Today we think nothing of taking a quick photo with our mobile phone and instantly send to a friend or relative. Prior to Queen Victoria’s day, however, the idea of capturing an image through photography was unknown. A picture of anything had to be drawn by hand, a process that dates back to cave dwellers. For the last 500 years or more, portraits, still lifes, and landscapes were painstakingly created in oil paints or watercolors. Every picture was one of a kind. Around the time of the first printing press it was discovered that multiple images could be produces from engraved copper plates, and later, lithography stone. Prints made on plate or stone were mainly black ink on soft handmade paper. Color could be added by hand if desired.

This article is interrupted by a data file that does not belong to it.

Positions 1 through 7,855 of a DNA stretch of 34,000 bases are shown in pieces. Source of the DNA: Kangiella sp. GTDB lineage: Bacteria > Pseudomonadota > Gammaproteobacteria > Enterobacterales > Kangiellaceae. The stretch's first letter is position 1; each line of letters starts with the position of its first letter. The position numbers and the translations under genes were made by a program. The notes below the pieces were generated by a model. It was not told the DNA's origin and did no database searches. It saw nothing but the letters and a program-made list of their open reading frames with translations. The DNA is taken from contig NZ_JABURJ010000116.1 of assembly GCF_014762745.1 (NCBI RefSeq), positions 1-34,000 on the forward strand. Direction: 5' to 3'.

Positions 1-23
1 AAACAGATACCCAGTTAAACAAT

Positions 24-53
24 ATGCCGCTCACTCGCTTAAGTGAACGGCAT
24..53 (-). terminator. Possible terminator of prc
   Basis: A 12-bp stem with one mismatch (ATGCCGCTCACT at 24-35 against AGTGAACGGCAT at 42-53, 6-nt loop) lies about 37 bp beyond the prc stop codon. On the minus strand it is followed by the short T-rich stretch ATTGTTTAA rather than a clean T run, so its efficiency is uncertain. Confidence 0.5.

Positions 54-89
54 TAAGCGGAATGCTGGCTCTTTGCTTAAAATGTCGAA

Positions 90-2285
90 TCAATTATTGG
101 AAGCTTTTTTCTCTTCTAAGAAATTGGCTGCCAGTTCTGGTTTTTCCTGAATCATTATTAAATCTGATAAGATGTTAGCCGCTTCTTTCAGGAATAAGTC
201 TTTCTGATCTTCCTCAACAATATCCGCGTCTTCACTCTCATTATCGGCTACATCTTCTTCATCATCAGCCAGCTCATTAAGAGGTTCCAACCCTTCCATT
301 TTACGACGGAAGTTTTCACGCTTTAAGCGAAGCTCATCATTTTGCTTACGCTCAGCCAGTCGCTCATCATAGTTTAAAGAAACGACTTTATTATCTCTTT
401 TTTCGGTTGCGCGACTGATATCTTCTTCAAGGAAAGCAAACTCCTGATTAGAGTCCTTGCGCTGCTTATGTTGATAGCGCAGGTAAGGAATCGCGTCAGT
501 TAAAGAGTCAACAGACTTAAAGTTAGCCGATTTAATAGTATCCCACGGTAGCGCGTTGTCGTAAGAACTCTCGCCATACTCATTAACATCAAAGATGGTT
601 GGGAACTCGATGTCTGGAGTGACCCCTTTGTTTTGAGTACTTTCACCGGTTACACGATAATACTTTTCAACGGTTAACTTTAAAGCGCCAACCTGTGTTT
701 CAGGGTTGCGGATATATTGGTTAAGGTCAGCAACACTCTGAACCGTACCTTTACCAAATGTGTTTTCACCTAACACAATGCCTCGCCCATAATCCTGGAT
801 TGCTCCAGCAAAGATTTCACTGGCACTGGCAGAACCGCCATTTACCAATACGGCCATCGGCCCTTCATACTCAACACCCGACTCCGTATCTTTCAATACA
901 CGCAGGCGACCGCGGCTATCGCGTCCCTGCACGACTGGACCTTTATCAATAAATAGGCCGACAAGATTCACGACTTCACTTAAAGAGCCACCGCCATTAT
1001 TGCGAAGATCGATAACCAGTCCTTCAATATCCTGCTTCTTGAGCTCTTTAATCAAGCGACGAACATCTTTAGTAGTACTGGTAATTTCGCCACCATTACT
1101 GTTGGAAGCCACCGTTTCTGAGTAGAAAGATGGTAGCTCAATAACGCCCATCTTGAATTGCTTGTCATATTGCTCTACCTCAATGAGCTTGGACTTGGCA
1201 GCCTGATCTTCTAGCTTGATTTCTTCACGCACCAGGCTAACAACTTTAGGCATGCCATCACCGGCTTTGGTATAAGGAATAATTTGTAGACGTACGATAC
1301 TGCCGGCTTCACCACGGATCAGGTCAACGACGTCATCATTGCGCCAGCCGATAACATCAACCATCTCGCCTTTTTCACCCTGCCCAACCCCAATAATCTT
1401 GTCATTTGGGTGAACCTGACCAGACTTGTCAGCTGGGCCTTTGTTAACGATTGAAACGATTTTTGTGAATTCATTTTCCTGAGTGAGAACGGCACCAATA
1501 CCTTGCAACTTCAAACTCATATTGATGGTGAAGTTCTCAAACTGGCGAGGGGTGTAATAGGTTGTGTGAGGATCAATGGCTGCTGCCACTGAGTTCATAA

The basic print techniques are engraving, etching, block print, and stone lithography. Engravings are done by carving or scratching lines into a copper plate or wood block. The lines in the plate are inked and wiped off. Paper is pressed against the plate with enough pressure to pick up the image. An etching uses a wax or asphalt coated copper plate through which the image is scratched. The plate is then immersed in an acid bath that etches where the design penetrated the coating. The “resist” is removed and the plate is used to print as in the case of the engraving. Stone lithography employs a milled-surface stone block on which an image is drawn with a wax pen. The stone is soaked in water and then a “wax loving” ink is used to ink the stone. The ink only adheres to the wax image. Paper is applied to the stone, and under pressure the image is conveyed to the paper. The process can be repeated until the image wears off of the stone. Original engravings by Rembrandt and lithos by Audubon or Currier & Ives are still found in the marketplace by astute antique collectors.